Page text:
Tilton
v.
Corning

Supreme Court of New Hampshire GraftonDec 1, 1889
66 N.H. 147 (N.H. 1889)
66 N.H. 14728 A. 17

Decided December, 1889.

Under s. 5, c. 94, Laws of 1885, a police judge has not exclusive jurisdiction of an inquiry concerning corrupt practices in an election.

PETITION, for a writ of habeas corpus, presented to a justice of this court, and adjourned into the law term. The plaintiff was summoned to testify before a justice of the peace in an inquiry made by the justice in the town of Littleton concerning a Littleton election, under Laws of 1885, c. 94, s. 5. Counsel raised and argued the question whether the police court of Littleton has exclusive jurisdiction of the inquiry.

O. Ray, for the plaintiff.

W. Heywood, for the defendant.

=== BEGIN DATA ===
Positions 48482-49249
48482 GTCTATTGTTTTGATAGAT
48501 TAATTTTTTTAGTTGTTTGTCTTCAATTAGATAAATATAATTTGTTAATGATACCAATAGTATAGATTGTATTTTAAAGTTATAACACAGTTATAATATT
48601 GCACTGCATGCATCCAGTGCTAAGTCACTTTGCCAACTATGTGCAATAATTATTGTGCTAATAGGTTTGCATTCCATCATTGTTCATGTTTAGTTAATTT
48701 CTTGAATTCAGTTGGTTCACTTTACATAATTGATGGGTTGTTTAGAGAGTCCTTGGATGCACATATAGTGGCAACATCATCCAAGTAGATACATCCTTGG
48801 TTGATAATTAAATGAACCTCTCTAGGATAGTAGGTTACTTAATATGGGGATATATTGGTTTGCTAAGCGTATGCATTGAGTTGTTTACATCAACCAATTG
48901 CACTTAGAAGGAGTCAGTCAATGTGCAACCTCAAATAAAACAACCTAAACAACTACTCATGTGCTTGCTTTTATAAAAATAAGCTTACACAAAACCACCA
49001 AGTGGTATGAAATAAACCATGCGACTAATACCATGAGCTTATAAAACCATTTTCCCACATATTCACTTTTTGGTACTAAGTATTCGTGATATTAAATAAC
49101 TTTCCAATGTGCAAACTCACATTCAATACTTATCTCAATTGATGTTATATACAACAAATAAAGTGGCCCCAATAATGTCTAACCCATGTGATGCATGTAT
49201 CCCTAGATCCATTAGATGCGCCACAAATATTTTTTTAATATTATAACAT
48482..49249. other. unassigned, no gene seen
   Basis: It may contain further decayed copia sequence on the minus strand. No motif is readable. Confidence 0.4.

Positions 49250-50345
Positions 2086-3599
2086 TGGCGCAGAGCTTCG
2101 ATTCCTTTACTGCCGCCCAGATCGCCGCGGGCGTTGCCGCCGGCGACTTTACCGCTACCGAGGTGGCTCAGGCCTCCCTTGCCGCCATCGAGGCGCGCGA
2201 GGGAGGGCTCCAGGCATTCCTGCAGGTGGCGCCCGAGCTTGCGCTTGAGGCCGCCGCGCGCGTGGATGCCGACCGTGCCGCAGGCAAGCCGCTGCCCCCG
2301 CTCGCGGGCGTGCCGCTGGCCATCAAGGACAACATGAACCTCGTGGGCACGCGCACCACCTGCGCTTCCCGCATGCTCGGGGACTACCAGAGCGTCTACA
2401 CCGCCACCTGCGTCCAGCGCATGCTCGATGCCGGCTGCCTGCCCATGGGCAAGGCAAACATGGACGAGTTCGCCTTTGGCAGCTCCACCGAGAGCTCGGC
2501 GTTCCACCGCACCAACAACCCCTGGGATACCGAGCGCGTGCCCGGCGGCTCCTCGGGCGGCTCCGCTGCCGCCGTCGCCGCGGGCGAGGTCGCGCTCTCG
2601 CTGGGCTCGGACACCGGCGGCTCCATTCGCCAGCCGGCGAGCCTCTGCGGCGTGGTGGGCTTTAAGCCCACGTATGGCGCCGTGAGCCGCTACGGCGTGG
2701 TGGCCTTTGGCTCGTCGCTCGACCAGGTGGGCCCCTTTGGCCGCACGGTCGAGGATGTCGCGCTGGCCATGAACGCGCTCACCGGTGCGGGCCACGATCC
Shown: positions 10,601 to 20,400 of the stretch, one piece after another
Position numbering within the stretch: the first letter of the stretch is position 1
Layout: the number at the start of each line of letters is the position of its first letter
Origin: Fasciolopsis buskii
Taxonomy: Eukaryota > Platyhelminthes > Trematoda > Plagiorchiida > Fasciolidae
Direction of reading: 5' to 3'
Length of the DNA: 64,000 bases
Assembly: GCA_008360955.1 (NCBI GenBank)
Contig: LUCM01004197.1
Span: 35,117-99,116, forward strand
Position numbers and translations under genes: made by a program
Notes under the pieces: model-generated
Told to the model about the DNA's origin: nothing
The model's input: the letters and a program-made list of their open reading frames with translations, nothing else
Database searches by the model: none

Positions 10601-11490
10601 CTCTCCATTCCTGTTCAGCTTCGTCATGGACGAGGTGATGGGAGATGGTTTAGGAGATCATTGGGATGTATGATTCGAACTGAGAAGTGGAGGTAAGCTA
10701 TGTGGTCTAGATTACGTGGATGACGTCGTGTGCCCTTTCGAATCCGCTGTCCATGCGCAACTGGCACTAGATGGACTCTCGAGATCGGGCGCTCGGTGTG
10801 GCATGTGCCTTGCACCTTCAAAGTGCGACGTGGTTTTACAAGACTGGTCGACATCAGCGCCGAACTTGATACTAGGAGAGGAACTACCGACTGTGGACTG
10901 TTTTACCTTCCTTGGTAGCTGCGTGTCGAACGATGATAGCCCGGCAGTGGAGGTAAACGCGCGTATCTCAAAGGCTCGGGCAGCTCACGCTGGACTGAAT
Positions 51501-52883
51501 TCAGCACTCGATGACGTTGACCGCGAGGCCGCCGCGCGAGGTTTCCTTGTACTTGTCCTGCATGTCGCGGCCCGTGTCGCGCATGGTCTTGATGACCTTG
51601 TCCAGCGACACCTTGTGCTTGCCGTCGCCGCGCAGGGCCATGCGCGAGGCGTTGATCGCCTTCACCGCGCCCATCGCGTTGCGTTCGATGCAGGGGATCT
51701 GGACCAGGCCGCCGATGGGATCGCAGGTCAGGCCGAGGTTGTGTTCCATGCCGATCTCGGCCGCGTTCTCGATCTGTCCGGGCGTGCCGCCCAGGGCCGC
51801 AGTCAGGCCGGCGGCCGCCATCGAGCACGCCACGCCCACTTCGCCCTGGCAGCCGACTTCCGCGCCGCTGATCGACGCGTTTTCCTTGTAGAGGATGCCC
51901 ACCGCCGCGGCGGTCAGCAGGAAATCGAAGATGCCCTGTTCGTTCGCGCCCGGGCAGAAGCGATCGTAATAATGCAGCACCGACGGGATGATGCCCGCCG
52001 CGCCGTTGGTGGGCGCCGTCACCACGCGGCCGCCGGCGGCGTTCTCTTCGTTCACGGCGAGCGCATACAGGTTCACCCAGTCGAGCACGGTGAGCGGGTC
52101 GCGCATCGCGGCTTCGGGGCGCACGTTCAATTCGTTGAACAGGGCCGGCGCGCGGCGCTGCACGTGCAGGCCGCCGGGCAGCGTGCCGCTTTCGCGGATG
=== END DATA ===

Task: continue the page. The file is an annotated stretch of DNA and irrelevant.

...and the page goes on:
"Writs and proceedings in civil actions shall not be made returnable before a justice of the peace within any town or city having a police court." G. L., c. 215, s. 7. "Police courts have . . . exclusive cognizance of all crimes and offences committed within the town in which such court is established, so far as justices of the peace have jurisdiction." G. L., c. 252, s. 8. Under the act of 1885 (c. 94, s. 5), an inquiry concerning alleged corrupt practices in an election is made by "any justice of the peace, or police judge." The inquisition is not an ordinary criminal prosecution, but a process of discovery, like a coroner's inquest. "Any justice of the peace and quorum shall have and exercise the same powers . . . as a coroner." G. L., c. 265, s. 2. It has not been understood that the authority of a justice of the peace and quorum to act as a coroner is limited to towns in which there is no police court. There are reasons for inferring that the legislature intended an election inquest might be conducted in any town by a justice of the peace. The police court of Littleton has not exclusive jurisdiction in this case.

Case discharged.

BINGHAM, J., did not sit: the others concurred.